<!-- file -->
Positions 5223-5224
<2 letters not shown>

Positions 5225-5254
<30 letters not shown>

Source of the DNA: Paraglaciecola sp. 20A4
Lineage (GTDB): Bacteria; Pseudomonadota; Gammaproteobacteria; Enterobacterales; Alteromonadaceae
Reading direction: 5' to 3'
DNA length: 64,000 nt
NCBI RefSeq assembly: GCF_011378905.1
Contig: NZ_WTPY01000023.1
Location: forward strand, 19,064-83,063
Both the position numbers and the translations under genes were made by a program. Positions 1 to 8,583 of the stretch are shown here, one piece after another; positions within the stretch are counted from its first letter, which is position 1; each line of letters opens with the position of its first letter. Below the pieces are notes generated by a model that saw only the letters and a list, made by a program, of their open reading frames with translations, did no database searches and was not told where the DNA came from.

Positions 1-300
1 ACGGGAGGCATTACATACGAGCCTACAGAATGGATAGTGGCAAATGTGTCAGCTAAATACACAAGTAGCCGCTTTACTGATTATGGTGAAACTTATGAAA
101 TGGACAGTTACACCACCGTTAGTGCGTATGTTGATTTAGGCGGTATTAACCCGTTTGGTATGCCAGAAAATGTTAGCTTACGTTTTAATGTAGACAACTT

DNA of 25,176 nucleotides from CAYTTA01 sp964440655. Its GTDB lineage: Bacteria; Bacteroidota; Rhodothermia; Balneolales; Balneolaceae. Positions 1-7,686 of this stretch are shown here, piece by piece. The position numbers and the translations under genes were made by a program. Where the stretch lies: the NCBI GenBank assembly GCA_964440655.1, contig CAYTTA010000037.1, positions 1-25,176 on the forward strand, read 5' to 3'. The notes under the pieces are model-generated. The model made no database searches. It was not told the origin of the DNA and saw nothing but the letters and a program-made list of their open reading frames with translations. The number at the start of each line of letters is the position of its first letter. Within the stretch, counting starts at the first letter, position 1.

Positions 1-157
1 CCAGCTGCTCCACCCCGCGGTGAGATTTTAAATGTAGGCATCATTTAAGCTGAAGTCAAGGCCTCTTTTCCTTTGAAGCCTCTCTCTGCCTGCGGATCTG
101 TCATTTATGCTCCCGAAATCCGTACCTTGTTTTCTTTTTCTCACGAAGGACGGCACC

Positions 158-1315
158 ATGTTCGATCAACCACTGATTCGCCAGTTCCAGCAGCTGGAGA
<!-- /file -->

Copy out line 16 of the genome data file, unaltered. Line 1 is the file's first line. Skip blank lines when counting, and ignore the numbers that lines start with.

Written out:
DNA of 25,176 nucleotides from CAYTTA01 sp964440655. Its GTDB lineage: Bacteria; Bacteroidota; Rhodothermia; Balneolales; Balneolaceae. Positions 1-7,686 of this stretch are shown here, piece by piece. The position numbers and the translations under genes were made by a program. Where the stretch lies: the NCBI GenBank assembly GCA_964440655.1, contig CAYTTA010000037.1, positions 1-25,176 on the forward strand, read 5' to 3'. The notes under the pieces are model-generated. The model made no database searches. It was not told the origin of the DNA and saw nothing but the letters and a program-made list of their open reading frames with translations. The number at the start of each line of letters is the position of its first letter. Within the stretch, counting starts at the first letter, position 1.